Bye-Bye Blair ¦ Political Legacies

Byeblair So, after the worst kept secret in politics, Blair has finally announced he will be leaving office on 27th June after just over 10 years in power.

When he swept to victory on the back of huge optimism about left-leaning government coming in after 18 years or so of Conservative power, the theme tune the party chose was "Things can only get better". There was some terrible dancing on show. (Footballers and politicians, eh? Neither of them know how to dance when they win.) Anyway, on the actual day of his decade, a radio station asked listeners to text in to suggest what song would be appropriate for his going. Overwhelmingly the choice was, again, "Things can only get better."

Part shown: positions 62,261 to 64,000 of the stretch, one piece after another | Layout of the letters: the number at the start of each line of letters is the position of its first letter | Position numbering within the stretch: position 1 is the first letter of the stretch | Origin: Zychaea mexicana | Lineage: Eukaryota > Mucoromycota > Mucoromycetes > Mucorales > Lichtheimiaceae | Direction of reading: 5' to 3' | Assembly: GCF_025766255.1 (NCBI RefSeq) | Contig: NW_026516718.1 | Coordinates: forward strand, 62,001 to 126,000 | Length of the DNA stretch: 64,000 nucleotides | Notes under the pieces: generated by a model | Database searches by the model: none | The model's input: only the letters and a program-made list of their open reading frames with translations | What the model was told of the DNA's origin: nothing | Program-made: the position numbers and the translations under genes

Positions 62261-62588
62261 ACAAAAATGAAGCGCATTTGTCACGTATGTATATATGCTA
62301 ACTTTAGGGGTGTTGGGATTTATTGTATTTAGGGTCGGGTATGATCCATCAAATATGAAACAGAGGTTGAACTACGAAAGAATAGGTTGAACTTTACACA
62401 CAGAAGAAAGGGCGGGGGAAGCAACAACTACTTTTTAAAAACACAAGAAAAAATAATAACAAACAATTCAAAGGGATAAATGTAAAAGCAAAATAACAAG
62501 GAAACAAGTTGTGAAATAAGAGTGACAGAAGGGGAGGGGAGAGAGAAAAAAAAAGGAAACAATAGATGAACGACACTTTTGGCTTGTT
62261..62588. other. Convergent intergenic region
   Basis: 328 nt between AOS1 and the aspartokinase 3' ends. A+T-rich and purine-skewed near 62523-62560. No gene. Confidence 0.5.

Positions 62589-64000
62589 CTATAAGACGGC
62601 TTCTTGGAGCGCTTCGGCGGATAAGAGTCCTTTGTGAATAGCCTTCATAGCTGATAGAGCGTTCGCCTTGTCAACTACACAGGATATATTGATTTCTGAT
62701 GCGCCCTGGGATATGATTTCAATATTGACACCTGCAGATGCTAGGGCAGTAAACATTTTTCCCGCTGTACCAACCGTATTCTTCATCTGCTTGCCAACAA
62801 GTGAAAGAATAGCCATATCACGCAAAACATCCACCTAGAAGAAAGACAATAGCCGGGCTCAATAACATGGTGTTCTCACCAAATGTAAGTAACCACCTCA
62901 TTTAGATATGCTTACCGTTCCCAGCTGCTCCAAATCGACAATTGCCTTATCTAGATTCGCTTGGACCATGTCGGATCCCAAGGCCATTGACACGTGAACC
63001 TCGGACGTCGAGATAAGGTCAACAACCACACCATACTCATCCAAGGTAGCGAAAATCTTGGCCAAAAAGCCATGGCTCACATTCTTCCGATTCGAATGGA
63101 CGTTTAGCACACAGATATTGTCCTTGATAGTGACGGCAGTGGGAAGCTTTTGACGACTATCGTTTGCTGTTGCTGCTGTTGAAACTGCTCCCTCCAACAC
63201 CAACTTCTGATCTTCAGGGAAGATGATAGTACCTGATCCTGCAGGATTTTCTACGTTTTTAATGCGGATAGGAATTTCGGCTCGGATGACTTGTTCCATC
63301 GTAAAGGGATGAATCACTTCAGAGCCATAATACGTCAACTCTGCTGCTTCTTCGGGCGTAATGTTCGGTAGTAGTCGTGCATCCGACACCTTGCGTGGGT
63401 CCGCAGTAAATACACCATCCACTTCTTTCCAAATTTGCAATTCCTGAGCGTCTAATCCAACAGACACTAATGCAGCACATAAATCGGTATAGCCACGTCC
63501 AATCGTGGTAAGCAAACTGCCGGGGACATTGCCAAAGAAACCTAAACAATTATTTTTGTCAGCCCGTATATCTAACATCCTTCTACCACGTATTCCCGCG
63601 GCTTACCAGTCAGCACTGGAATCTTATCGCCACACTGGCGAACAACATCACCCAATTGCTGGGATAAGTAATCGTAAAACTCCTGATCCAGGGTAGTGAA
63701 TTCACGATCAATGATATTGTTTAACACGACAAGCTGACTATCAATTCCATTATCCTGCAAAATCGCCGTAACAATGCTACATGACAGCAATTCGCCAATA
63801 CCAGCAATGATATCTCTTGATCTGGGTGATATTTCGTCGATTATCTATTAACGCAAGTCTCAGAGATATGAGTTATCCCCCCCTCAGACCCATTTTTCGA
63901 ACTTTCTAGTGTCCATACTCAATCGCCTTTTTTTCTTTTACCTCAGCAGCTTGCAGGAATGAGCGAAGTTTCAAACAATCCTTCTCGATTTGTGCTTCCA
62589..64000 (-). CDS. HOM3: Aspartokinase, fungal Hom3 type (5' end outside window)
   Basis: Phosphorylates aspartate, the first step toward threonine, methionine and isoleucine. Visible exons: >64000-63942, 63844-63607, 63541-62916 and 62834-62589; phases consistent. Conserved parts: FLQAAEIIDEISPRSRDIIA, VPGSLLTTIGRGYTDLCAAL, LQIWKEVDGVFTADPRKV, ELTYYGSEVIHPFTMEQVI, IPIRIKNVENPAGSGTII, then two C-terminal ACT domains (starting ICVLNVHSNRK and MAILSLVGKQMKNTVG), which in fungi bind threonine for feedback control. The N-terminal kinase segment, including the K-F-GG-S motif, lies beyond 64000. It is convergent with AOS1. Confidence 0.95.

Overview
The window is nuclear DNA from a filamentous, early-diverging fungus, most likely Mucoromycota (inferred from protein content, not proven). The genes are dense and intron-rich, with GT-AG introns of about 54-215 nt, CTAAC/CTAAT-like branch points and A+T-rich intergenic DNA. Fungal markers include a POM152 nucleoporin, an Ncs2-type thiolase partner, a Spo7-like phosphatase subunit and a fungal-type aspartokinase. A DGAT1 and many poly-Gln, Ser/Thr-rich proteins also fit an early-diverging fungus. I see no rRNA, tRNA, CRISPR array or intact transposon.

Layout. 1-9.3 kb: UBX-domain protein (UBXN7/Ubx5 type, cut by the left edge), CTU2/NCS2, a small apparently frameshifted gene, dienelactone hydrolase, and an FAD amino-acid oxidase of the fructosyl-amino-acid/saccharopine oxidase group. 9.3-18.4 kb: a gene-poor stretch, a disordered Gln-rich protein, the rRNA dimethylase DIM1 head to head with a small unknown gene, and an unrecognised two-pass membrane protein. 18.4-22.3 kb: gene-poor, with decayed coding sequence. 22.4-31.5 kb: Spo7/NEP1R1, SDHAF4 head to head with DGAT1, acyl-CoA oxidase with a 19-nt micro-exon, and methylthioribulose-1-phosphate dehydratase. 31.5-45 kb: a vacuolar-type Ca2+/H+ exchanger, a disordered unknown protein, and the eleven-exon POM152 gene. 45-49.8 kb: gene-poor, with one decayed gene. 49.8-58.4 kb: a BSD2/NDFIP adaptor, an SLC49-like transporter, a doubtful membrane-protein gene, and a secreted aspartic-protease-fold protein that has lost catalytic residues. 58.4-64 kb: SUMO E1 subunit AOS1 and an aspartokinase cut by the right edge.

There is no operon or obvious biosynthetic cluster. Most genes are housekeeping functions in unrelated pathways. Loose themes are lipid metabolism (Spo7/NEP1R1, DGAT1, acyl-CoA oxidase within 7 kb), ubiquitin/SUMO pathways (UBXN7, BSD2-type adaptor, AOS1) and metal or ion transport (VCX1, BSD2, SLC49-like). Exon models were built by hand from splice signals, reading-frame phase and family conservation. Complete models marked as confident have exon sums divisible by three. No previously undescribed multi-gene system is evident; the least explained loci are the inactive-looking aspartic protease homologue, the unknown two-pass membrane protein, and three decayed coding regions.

It has, in other words, been a desperately disappointing ten years. Why? The Iraq debacle would be a simple answer, but I think the real reason underlying even that is the issue of spin and media control.

Blair has presided over the years of media revolution: digital tv and radio, broadband, ubiquitous mobile technology. And thus there is little irony in him being the most media-savvy and slippery of Prime Ministers.

The Iraq war wasn’t just about the error of going in, it was about the deliberate mis-leading of the country over information.

This, I fear will be part of Blair’s lasting legacy: an almost complete distrust of politics and politicians. If Gordon Brown is to succeed in office, he will have to think very carefully about how he might begin to restore that trust. Indeed, this is a task that is going to require huge cross-party support and work. Somehow an agreement needs to be worked out to exorcise the demon of Alistair Campbell which still haunts 10 Downing Street.